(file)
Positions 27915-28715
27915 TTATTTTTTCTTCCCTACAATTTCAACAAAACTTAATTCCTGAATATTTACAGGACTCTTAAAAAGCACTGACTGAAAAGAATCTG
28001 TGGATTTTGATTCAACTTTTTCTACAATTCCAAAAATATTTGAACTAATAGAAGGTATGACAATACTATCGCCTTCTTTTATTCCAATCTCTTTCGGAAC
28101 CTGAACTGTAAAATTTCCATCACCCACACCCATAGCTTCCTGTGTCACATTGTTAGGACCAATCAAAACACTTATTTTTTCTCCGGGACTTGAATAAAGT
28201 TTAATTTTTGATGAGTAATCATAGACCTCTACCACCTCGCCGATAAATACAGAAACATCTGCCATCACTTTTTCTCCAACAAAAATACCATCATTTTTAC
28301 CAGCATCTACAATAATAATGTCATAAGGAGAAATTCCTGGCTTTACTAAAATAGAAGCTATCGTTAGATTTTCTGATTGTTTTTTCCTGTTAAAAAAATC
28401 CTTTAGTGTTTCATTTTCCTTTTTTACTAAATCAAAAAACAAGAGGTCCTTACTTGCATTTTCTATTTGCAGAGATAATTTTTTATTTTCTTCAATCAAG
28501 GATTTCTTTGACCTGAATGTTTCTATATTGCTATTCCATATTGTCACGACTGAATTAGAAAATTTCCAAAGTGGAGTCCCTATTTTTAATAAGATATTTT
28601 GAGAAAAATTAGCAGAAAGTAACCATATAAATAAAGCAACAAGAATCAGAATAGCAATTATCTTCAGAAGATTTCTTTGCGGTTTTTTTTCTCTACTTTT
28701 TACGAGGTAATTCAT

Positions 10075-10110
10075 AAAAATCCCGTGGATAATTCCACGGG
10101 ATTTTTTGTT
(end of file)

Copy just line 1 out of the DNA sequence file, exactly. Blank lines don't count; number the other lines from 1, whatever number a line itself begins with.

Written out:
Positions 27915-28715